Open Source Summit and Embedded Linux Conference, held in Seattle, Washington as well as virtually on September 27-30, gathered 1,944 total attendees. Approximately, 482 of those attended in person from 760 organizations across 68 countries around the globe. Learn more about the event in the post-event report here.
Several Zephyr community contributors and members presented Zephyr-related topics at the event. Please see below for the videos of a few of the presentations:
Keynote presentation – Kate Stewart, The Linux Foundation
Zephyr Project: RTOS Start-up and Initialization Flow – David Leach, NXP
The Zephyr RTOS has a startup and initialization flow that provides for initialization of C runtime, platform, SOC, and managed bring-up of drivers and system services, allowing developers to initialize custom platforms and hardware for their applications. This presentation will provide a high-level outline of this initialization flow to equip the developer with a deeper understanding of the Zephyr RTOS and how it starts-up and initializes the system, followed by a deeper look into this flow to highlight the hooks provided that allow custom platform/hardware specific initialization. Initialization run levels will also be discussed with examples. Specific SOC architecture differences will be highlighted with a deep dive into 32-bit ARM architecture.
Cross Debugging on Linux : A History, Current State of the Art and Coming Improvements – Thierry Bultel, IoT.BzH
Cross debugging, and more generally, remote debugging, is something that may be unknown, or badly used, by either beginner engineers, or sometimes even by senior engineers, for several reasons. Some people simply do not know that remote debugging tools exist, some might consider the complex setup as a show-stopper, some other ones may not trust the tools (and we can explain why). Yet the return of investment of such tools is significant, provided that they are used appropriately. This presentation tells about the first-fruits of cross-debugging, going through some lived examples, some architecture schemes and functionnal descriptions, comparing the existing solutions (eg, gdb-server vs lldb vs tcf …), and their integration in IDEs (Eclipse, VsCode). A technical chapter about the debugger mysteries, explains, particularly, why multithread, or SMP debugging is a complex issue, and how existing debuggers deal with it. A chapter of performance analysis tools (eg, valgrind) is presented, too, in order to offer a kind of swiss army knife to the listeners. As a conclusion, a short presentation of the debug tools on another OpenSource OS (Zephyr) is done.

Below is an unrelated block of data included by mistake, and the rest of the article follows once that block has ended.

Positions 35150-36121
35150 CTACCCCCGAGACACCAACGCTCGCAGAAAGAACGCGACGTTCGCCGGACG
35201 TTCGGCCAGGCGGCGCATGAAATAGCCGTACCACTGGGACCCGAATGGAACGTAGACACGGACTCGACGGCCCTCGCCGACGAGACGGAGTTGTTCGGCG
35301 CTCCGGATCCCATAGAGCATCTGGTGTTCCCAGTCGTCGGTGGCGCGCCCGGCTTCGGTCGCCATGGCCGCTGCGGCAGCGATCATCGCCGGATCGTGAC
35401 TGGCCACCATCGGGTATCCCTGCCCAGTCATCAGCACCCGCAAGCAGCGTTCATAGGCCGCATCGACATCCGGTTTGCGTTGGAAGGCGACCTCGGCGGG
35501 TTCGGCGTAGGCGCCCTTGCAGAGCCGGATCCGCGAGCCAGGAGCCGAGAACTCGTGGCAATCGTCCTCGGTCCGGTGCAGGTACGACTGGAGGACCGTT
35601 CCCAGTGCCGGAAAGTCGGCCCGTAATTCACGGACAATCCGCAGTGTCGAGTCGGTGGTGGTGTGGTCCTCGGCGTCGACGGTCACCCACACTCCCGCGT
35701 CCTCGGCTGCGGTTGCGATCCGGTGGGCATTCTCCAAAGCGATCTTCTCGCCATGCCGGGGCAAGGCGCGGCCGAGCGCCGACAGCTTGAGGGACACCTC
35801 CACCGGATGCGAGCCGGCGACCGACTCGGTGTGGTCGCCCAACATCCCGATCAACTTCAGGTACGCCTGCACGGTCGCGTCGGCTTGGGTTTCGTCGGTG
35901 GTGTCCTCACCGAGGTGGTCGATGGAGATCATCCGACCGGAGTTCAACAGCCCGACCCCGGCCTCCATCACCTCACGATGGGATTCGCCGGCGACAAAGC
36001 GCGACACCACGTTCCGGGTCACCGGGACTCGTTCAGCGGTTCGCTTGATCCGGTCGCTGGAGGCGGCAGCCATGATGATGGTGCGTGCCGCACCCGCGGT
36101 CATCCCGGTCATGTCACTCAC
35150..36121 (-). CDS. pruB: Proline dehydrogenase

Field Report: Setting up a Software Product Line (SPL) Architecture based on Zephyr – Gregory Shue, Legrand
During the past 20 years, the Software Engineering Institute (sei.cmu.edu) has gathered and distilled best practices in creating and managing a Software Product Line (SPL) solution for efficiently developing and sustaining a closely-related system of software-intensive products. This type of solution has successfully been used for delivering and sustaining products ranging from pagers to medical devices to military ship control systems. With the onset of regulations in IoT device security, this presentation evaluates Zephyr RTOS and ecosystem as a basis for a customer-specific SPL for secure IoT devices. The results are promising, but…
zenoh: A Next-Generation Protocol for IoT and Edge Computing – Frédéric Desbiens, Eclipse Foundation
Message-oriented protocols such as MQTT and AMQP are the backbone of many IoT and Edge Computing projects. If you are an embedded developer using Linux or Zephyr, you now have access to a new alternative: Eclipse zenoh. Zenoh is a rapidly growing open source project that unifies data in motion, data at rest and computations. Written in Rust, it blends traditional publish/subscribe patterns with geographically distributed storage, queries and computations. It is also optimized for maximal throughput and minimal resource usage, which make it a good fit for constrained environments. In this presentation, you will learn about the fundamentals of the zenoh protocol and understand how you can use it through real-world use cases. You will also learn how to get started with it on Linux and Zephyr and see a live demo.